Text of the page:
It must be presumed - though you cannot be absolutely sure - that Bob Clarkson was joking when he suggested he might wear a crash helmet in Parliament yesterday.
Had he done so, the National MP would have looked even sillier than he already does for having laid a privilege complaint against Labour's Trevor Mallard.
Just as silly is Mr Mallard, who allegedly biffed Mr Clarkson around the ears with one or more manila folders in Parliament last week and who did not apologise to the Tauranga MP when the opportunity presented itself when the House sat yesterday.
The ludicrous stand-off could have been easily defused had Mr Mallard done the decent thing and Mr Clarkson reciprocated by withdrawing his complaint.
Fat chance. The two men may both be MPs, but Mr Mallard is a senior Cabinet minister harbouring ambitions to be Minister of Finance while Mr Clarkson is a lowly, disposable Opposition backbencher, albeit an outspoken one.
Given Mr Mallard's bovver-boy image, it is debatable whether his reputation could suffer any more harm from his being dragged in front of the privileges committee.
However, National obviously believes it is in its interests to press the assault allegation regardless of the distinct possibility that any hearing may quickly descend into farce and rebound on all participants.
The incident has echoes of the 1996 privileges hearing which followed National's John Banks claiming he had been grabbed and physically shaken by Winston Peters in the parliamentary lobby one night. At the time, National and New Zealand First were supposed to be coalition allies. The only beneficiary of the subsequent privileges case was Labour.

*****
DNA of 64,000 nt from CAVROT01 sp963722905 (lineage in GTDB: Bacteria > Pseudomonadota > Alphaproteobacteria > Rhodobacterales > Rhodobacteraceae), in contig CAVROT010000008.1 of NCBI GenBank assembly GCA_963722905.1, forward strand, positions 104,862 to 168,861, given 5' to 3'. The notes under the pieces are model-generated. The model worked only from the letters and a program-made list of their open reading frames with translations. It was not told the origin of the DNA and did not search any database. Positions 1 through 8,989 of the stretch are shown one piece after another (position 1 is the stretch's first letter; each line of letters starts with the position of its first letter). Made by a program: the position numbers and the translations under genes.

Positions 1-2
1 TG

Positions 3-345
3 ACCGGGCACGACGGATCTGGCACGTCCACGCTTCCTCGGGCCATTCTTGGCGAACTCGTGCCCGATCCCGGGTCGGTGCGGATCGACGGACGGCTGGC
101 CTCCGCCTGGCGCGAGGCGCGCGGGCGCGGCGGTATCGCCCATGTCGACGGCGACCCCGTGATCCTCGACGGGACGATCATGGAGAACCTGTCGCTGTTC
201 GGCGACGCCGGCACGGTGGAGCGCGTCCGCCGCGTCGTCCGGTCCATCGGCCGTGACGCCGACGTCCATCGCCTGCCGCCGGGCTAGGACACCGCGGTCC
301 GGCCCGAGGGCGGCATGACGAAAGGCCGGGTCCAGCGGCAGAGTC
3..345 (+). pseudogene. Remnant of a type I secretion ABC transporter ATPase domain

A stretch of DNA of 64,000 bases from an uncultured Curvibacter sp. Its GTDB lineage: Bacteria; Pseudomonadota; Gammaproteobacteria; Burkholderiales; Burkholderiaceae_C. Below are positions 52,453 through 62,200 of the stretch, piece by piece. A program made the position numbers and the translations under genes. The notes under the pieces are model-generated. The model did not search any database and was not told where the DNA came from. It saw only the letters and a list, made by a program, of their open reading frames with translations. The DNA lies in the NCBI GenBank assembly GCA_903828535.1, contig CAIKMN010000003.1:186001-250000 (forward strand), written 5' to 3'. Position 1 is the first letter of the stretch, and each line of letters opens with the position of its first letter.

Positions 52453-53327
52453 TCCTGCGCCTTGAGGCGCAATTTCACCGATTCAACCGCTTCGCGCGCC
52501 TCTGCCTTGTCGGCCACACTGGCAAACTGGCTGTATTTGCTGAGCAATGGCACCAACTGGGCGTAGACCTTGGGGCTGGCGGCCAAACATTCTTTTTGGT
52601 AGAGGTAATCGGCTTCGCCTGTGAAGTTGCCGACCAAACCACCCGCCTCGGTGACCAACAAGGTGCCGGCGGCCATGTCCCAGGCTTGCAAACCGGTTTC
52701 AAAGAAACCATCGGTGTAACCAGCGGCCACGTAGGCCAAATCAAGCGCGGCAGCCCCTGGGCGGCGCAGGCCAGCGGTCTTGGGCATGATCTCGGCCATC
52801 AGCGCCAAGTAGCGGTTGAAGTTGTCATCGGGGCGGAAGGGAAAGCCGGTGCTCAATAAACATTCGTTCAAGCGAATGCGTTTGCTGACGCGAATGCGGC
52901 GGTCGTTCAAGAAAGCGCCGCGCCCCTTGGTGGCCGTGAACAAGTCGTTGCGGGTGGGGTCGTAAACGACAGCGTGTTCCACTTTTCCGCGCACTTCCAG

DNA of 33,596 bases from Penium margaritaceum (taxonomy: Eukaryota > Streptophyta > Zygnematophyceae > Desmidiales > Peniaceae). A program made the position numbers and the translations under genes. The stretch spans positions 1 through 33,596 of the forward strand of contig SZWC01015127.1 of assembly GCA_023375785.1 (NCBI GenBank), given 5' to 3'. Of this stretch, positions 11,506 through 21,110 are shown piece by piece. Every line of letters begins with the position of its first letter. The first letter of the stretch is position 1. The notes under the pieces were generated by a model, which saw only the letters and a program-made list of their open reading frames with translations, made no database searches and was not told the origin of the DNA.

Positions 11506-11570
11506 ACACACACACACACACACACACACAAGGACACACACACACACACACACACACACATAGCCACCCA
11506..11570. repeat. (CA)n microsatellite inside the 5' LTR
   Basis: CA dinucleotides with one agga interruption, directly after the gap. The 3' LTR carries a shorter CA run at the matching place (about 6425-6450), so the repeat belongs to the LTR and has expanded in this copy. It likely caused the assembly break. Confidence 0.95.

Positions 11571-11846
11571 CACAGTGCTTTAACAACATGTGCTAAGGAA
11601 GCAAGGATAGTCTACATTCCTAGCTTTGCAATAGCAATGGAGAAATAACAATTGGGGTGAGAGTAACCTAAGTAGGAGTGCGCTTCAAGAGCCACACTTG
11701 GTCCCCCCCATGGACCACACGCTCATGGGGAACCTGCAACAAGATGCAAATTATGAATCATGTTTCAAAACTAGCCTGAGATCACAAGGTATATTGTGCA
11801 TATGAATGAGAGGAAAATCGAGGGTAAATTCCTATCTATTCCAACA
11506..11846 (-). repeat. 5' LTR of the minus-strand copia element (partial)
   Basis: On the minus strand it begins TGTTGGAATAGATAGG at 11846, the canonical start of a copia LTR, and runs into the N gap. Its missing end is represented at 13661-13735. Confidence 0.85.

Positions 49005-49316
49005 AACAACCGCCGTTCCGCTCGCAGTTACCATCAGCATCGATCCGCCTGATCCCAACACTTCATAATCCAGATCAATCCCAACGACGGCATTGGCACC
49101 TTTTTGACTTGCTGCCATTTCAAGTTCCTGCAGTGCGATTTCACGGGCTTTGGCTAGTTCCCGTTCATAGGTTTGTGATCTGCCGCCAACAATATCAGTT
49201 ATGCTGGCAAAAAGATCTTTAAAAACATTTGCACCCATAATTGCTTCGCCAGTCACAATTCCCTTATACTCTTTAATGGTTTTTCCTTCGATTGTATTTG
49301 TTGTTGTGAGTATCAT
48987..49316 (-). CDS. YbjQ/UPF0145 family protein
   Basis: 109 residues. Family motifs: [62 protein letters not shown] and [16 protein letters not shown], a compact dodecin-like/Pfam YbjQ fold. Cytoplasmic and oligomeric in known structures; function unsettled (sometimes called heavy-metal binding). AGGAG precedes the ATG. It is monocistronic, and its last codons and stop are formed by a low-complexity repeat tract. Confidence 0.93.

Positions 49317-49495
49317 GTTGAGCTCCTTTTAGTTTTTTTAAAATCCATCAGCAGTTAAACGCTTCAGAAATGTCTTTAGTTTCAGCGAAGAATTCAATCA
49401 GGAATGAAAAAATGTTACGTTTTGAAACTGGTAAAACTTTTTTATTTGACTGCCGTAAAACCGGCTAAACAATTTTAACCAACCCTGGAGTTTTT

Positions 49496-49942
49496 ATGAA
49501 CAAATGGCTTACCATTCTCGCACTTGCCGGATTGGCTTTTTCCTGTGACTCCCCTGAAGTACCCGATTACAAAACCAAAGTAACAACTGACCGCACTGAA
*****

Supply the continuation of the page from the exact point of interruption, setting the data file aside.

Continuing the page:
The Speaker is still considering Mr Clarkson's complaint. But Margaret Wilson told him in a terse letter not to even think about wearing a crash helmet in the House.
More's the pity, perhaps. Why stop at crash helmets? Given the capacity of the two major parties to get down and dirty in recent weeks, why not go the whole hog and allow shoulder pads, chest pads, knee protectors, face guards and mouth-guards.
However, as one of Mr Clarkson's colleagues could attest yesterday, no amount of safety gear offers protection against Labour's most vicious weapon - Michael Cullen's tongue.
National finance spokesman John Key continued to taunt Dr Cullen over claims from New Zealand First and United Future that they have forced the reluctant Finance Minister to cut personal taxes before the next election.
But poking fun at Dr Cullen is like poking a stick at a hissing cobra. Sooner or later he bites back.
The tipping point came when Mr Key asked if Dr Cullen would be telling next weekend's Labour Party conference whether, after seven years of bumper surpluses, he had finally realised tax cuts might make sense.
"Can he also understand why the workers in his audience ... will be looking across the Tasman with the feeling of a seven-year itch when they see the Australian Labor Party arguing for tax cuts?"
Dr Cullen did not even pause for breath before mercilessly turning the question back on Mr Key, a former merchant banker who grew up in a state house.
"When it comes to seven-year itches, Labour Party members know a working-class scab when they see one."